Who is an “Investment Fiduciary” Under The Law?
Who is an “Investment Fiduciary” Under The Law?
1.Asset allocation and liability studies
2.Writing and implementation of Investment policies that outlines the principles, practices and procedures of fiduciary responsibility of Plan Sponsors, Investment Managers and Financial Advisors
3.Performance monitory and reporting
4.Retirement plan enrollment meetings and employee educational seminars
5.Comprehensive financial planning for employees
6.Investment consulting due diligence and selection private market Money Managers
7.Economic and Market Research and Education
8.Independent fiduciary and ERISA investment management services
An Accredited Investment Fiduciary Analyst (AIFA®) practitioner provides the accurate assessment of an investment fiduciary organization to determine if their practice conforms to a Global Fiduciary Standard of Excellence; and whether the organization has satisfied the Forty Six Practices Practice requirements for receiving the Center for Fiduciary Excellence (CEFEX) Certification.
While all financial advisors have fiduciary responsibility, only those who have earned the AIFA®Designation are formally recognized by the Center for Fiduciary Studies for demonstrating a full understanding of how to implement the practices and processes to help clients with investment fiduciary & consulting needs, fulfill their fiduciary obligations.
Fiduciary Practices For Investment Stewards
Through Our Investment Advisory and Fiduciary Consulting Services, We Define, Outline and Implement the Prudent Practices for a Global Fiduciary Standard of Excellence
At Wealthcare Financial Group, Inc. we adhere to a Global Fiduciary Standard of Excellence for improving an Investment Steward’s decision-making process. The excellence is established by twenty-two Prudent Practices (“Practices”) which provide the framework of a disciplined investment process. The Practices are further supported by Criteria, which represent the details of the Global Fiduciary Standard of Excellence.
Our Four-Step Fiduciary Quality Management System
The steps are consistent with the global ISO 9000 Quality Management System standard, which emphasizes continual improvement to a decision-making process:
During the monitoring stage, the investment ﬁduciary engages in periodic reviews to ensure that the investment objectives and constraints are being met and that the Prudent Practices are consistently applied.
PERIODIC TABLE OF GLOBAL FIDUCIARY PRACTICES FOR INVESTMENT STEWARDS
FOUR ESSENTIAL COMPONENTS OF A STANDARD OF EXCELLENCE
Each Practice is backed by legal substantiation based on statutes, case law, regulations and regulatory guidance. The major statutes and supporting law that are covered by the substantiation include:
The Employee Retirement Income Security Act of 1974, a federal law that impacts fiduciary responsibilities related to qualified retirement plans. Requirements under ERISA for qualified retirement plans are administered by the Department of Labor’s Employee Benefits Security Administration, which issues regulations and regulatory guidance that further governs fiduciary obligations.
The Investment Advisers Act of 1940, a federal securities law that governs the regulation of investment advisers and their fiduciary responsibilities. The IAA is administered by the Securities and Exchange Commission (SEC), which issues regulations and regulatory guidance affecting investment advisers and their fiduciary responsibilities. State statutes similar to the IAA are typically administered by individual state securities commissioners.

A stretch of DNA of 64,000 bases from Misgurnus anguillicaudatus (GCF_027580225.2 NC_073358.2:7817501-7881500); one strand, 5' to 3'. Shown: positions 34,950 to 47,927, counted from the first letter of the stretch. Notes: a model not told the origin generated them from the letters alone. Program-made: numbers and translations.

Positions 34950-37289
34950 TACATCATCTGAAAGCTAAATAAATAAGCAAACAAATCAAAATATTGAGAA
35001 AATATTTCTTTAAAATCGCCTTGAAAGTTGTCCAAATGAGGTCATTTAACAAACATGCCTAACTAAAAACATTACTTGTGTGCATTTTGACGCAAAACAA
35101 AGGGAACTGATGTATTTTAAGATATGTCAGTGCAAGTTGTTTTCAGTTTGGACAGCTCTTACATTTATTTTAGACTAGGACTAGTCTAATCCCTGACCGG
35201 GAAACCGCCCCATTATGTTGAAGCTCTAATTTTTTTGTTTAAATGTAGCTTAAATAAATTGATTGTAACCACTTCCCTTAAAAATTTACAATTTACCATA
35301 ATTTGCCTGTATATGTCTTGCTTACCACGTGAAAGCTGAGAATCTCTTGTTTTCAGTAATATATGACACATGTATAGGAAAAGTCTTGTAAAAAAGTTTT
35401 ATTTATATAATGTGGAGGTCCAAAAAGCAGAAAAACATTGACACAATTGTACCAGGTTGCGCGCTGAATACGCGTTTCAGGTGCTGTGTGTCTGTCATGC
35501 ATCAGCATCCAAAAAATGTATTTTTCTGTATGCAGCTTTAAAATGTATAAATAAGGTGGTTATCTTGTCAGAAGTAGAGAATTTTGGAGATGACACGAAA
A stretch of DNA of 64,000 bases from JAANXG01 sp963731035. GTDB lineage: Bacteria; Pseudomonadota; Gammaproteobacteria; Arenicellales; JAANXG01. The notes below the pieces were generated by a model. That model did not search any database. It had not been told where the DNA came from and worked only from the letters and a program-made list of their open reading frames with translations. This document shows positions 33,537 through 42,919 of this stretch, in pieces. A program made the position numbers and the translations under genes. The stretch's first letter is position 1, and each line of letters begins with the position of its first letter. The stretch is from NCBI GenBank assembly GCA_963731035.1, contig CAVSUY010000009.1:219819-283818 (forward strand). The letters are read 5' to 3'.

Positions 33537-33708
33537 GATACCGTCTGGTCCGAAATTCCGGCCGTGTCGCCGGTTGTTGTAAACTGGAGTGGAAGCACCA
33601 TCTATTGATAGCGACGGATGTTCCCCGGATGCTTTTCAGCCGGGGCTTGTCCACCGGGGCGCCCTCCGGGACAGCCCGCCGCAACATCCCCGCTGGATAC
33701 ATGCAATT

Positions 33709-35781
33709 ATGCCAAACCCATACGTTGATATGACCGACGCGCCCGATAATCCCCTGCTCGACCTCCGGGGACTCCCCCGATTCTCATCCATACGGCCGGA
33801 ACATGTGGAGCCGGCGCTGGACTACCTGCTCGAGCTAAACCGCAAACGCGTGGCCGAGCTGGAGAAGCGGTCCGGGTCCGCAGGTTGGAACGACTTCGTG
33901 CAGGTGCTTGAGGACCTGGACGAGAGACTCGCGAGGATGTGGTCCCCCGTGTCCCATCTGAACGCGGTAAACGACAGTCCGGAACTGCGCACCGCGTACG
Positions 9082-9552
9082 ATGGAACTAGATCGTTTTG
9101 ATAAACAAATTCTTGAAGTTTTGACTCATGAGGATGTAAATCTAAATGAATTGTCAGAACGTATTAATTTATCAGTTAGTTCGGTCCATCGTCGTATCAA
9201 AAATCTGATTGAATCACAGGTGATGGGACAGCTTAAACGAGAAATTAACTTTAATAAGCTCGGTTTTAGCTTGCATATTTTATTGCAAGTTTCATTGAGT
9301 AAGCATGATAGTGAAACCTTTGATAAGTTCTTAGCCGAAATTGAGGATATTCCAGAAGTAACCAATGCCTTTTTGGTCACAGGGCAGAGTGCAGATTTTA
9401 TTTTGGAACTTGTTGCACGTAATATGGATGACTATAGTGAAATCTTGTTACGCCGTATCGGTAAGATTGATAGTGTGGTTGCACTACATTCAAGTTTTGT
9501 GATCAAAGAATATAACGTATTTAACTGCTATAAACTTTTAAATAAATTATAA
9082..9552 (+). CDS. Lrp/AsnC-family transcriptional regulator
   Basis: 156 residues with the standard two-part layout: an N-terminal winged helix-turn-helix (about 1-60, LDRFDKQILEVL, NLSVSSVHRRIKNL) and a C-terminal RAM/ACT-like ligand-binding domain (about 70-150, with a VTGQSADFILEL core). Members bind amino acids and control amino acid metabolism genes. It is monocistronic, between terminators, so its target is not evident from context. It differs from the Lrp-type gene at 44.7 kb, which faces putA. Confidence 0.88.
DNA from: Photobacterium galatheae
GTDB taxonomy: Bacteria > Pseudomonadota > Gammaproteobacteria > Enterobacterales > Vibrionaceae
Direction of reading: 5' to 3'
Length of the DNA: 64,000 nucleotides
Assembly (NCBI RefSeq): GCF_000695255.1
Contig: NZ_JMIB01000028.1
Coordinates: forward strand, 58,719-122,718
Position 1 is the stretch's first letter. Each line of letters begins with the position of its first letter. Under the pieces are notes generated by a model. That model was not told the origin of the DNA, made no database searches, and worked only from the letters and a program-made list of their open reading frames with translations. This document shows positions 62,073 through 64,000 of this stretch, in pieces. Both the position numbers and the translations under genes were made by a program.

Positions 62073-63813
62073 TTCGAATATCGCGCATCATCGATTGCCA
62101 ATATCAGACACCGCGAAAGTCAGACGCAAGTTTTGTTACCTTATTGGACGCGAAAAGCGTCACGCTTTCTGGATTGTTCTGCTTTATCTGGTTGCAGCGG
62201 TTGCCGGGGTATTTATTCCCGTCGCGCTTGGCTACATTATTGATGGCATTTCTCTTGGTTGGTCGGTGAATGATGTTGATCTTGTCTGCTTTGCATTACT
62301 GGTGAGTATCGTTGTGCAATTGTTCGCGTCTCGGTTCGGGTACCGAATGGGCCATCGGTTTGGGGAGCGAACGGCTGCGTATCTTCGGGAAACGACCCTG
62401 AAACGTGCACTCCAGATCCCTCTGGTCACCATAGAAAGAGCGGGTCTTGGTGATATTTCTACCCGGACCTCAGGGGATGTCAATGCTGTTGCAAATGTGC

The following three laws are uniform acts developed and proposed by the National Conference of Commissioners on Uniform State Laws (NCCUSL) for states to consider for adoption. To identify whether a state has adopted the model act, please visit NCCUSL’s website (uniformlaws.org).
If a particular state is not identified as having adopted the model act, then the Advisor should seek guidance from qualified legal counsel on the fiduciary standard of care that is applicable to that particular state, and whether any of the fiduciary practices covered in this handbook are not applicable.
Uniform Prudent Investor Act, a widelyadopted state law that covers fiduciary responsibilities related to private trusts. The UPIA was released in 1994 and subsequently endorsed by the American Bar Association and American Bankers Association. More than 40 states and the District of Columbia generally have adopted the model law, although differences may exist from state to state. The UPIA serves as a default standard for investment activities of private trusts.
Typically, the provisions of a private trust prevail. However, if a trust document is silent regarding a particular fiduciary duty, such as the duty to diversify, then — according to the terms of the Act — the provisions of the UPIA apply.
Uniform Prudent Management of Institutional Funds Act, a state law that impacts foundations, endowments, and government sponsored charitable organizations. UPMIFA was released in July 2006 and has been adopted by most states and the District of Columbia.
Uniform Management of Public Employee Retirement Systems Act, a model state law that impacts state, county, and municipal retirement plans. UMPERSA was released in 1997 and may apply to state, county, and municipal retirement plans. At the date of publication, Maryland and Wyoming are the only states that have formally adopted the act.
As Seen On